Skip to Main Content
It looks like you're using Internet Explorer 11 or older. This website works best with modern browsers such as the latest versions of Chrome, Firefox, Safari, and Edge. If you continue with this browser, you may see unexpected results.

Archives & Special Collections

Censorship and the Author: In Conversation with Benjamin Alire Sáenz

by Dylan McDonald on 2022-09-08T09:00:00-06:00 | Comments

The NMSU Library will host a free event with author Benjamin Alire Sáenz on Thursday, September 22nd at 4:00 p.m. at Branson Library (1305 Frenger Mall) to celebrate Banned Books Week.  Sáenz will discuss the creation of his award-winning Aristotle and Dante book series, its critical reception, and recent efforts to ban and censor these YA novels. Jessica Powers, editor and NMSU Visiting Professor, will serve as moderator. A question and answer with the audience will follow the formal presentation. Copies of Sáenz’ works will be available for purchase and signing. This event is open to the public.

Published in 2012, Aristotle and Dante Discover the Secrets of the Universe received critical acclaim and appeared on the New York Times’ bestseller list. Set in 1987 in El Paso, the YA novel follows the friendship of two Mexican-American teenagers, Aristotle “Ari” Mendoza and Dante Quintan, as they navigate their racial, ethnic, and sexual identities.  The novel earned numerous awards including a Stonewall Book Award, the Michael L. Printz Award, and the Pura Belpré Award.  The sequel to the book was released last October, while a film adaptation will premiere this month at the 2022 Toronto International Film Festival.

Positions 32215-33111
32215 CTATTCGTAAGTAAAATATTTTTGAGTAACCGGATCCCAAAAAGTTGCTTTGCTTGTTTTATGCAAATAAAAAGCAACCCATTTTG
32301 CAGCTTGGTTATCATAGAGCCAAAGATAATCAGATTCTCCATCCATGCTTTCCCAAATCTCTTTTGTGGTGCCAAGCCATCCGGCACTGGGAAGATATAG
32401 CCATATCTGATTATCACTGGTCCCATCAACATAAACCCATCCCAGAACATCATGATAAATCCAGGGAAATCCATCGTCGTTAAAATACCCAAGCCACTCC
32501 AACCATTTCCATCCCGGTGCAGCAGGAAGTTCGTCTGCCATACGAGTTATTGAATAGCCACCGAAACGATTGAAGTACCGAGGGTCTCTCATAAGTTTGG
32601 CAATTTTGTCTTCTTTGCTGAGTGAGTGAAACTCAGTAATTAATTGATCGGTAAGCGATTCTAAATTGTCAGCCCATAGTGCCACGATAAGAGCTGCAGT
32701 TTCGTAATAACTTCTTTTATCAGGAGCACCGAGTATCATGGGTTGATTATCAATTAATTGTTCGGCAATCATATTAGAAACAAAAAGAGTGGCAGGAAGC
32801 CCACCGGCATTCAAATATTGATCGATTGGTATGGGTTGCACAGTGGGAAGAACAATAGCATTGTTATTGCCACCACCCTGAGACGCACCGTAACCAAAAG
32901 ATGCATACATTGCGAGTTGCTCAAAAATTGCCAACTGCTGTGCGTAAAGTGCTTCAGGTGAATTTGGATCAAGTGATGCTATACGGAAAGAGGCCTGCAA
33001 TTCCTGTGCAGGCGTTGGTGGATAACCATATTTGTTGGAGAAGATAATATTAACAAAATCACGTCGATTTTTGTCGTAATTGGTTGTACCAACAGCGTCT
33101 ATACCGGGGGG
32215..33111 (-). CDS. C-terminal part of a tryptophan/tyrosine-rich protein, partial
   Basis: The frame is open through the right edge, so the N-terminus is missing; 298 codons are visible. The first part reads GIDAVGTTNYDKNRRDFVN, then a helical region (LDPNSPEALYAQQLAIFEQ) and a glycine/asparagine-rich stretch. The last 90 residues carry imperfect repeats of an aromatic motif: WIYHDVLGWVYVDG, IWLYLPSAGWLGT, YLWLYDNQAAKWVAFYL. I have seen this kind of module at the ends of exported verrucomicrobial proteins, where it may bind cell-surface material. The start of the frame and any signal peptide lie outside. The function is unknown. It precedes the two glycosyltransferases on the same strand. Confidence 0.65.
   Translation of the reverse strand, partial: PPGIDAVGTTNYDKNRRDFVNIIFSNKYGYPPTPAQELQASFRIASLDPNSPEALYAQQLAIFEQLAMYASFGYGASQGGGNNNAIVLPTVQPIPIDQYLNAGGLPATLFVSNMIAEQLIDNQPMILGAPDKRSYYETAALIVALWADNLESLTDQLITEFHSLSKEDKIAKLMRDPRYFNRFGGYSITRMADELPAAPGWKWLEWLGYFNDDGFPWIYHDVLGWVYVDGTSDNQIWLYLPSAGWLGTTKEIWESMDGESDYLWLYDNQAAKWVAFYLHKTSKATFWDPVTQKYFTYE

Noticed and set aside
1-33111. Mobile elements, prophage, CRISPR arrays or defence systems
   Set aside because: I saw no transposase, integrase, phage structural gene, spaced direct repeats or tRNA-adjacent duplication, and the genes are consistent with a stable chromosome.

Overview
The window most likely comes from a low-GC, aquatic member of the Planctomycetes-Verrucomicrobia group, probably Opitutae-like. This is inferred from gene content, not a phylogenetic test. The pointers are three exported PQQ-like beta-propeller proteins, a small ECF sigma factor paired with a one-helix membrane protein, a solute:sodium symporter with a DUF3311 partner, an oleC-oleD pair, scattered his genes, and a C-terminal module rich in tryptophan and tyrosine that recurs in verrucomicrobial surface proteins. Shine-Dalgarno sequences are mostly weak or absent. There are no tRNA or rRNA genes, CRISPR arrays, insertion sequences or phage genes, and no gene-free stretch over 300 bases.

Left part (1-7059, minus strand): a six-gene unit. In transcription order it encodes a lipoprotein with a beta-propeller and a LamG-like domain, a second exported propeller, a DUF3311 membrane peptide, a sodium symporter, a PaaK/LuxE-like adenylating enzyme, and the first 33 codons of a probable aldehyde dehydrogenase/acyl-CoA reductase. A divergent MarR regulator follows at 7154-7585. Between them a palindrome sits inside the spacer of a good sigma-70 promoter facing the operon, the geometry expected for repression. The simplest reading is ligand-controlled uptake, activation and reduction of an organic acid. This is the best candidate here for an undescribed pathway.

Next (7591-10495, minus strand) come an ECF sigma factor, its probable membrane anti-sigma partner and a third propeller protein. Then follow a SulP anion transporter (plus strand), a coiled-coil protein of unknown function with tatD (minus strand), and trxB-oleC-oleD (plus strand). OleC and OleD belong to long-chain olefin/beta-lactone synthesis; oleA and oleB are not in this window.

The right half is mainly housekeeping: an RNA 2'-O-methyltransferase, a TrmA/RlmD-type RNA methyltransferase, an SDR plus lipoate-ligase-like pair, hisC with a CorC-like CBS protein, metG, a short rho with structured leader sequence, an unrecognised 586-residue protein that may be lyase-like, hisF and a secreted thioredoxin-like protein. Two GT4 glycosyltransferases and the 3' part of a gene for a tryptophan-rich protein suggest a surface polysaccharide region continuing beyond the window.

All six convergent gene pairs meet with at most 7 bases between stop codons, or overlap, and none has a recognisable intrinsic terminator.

The recent surge in attempts to ban books in public schools has included challenges to Aristotle and Dante.  In November 2021, the Indian River, Florida, chapter of Moms for Liberty, requested 156 books that the group deemed “sexually explicit” or “based on critical race theory” be removed from the Indian River County schools. After a district wide review the following winter, school officials allowed copies of Sáenz’ work to remain on the shelves of the high school library.  Similarly, in January 2022, Granbury (Texas) Independent School District pulled 130 titles from school libraries, nearly three-quarters of which featured LGBTQ characters or themes.  While Aristotle and Dante was ultimately returned to the school library, the threat remains as some in the community continue to push the school board to remove books deemed “explicit and not age-appropriate.”

Banned Books Week (BBW) is an annual event that celebrates the freedom to read.  Supported by the American Library Association’s Office for Intellectual Freedom, the event brings together librarians, booksellers, publishers, teachers, and readers of all types and ages who wish to maintain the public’s right to seek out and express ideas, even those deemed unpopular. BBW will be held this year September 18th-24th. 

Ben Sáenz was born at Old Picacho, New Mexico, the fourth of seven children, and was raised on a small farm near Mesilla, New Mexico. He graduated from Las Cruces High School in 1972. He earned an M.A. from the University of Texas at El Paso, where he later taught, and a Ph.D. from Stanford University.   He is an award-winning American poet, novelist, and writer of children’s books, and resides in El Paso.

Event moderator J.L. (Jessica) Powers is the author and editor of 9 award-winning books for children and young adults. She teaches in the MFA program at UTEP. Formerly an editor and publicist at Cinco Puntos Press, she is founder and publisher at Catalyst Press, an award-winning publishing company that specializes in African literature.

This event is co-sponsored by the DACC Library, the NMSU LGBT+ Programs, and La Sociedad para las Artes.


 Add a Comment

0 Comments.

  Subscribe



Enter your e-mail address to receive notifications of new posts by e-mail.


  Archive



  Return to Blog
This post is closed for further discussion.